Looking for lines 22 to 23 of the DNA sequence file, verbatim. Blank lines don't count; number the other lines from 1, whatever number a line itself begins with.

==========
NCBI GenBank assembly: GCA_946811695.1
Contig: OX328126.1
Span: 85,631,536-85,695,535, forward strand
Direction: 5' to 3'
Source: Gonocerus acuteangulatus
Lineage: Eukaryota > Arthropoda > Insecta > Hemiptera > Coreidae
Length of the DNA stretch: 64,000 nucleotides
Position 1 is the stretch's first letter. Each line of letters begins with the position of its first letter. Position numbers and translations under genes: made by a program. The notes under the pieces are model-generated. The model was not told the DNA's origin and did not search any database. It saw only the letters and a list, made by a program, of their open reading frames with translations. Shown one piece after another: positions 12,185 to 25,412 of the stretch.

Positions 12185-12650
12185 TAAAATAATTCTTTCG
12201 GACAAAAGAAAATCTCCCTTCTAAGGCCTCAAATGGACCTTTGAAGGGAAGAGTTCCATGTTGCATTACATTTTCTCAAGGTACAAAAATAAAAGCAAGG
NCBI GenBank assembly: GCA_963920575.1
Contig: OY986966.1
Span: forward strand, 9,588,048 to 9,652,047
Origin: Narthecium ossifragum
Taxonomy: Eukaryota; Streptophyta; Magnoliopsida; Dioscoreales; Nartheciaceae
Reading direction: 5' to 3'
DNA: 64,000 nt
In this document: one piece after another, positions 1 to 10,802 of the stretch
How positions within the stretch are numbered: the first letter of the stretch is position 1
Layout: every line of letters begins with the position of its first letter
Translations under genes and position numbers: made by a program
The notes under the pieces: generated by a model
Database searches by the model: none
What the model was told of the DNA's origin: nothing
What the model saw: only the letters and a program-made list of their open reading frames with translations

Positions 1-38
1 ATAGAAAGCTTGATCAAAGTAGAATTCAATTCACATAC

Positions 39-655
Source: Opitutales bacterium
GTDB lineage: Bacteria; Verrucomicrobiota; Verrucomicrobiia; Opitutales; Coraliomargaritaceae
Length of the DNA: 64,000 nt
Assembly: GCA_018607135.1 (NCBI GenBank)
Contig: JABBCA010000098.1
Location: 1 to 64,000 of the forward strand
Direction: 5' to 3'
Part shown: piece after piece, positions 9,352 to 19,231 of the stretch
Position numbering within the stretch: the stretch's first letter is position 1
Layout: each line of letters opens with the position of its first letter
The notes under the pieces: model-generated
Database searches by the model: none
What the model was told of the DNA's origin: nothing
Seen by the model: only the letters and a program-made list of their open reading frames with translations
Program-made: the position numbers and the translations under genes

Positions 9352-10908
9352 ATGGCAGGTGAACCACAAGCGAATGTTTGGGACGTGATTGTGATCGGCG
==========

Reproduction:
Translations under genes and position numbers: made by a program
The notes under the pieces: generated by a model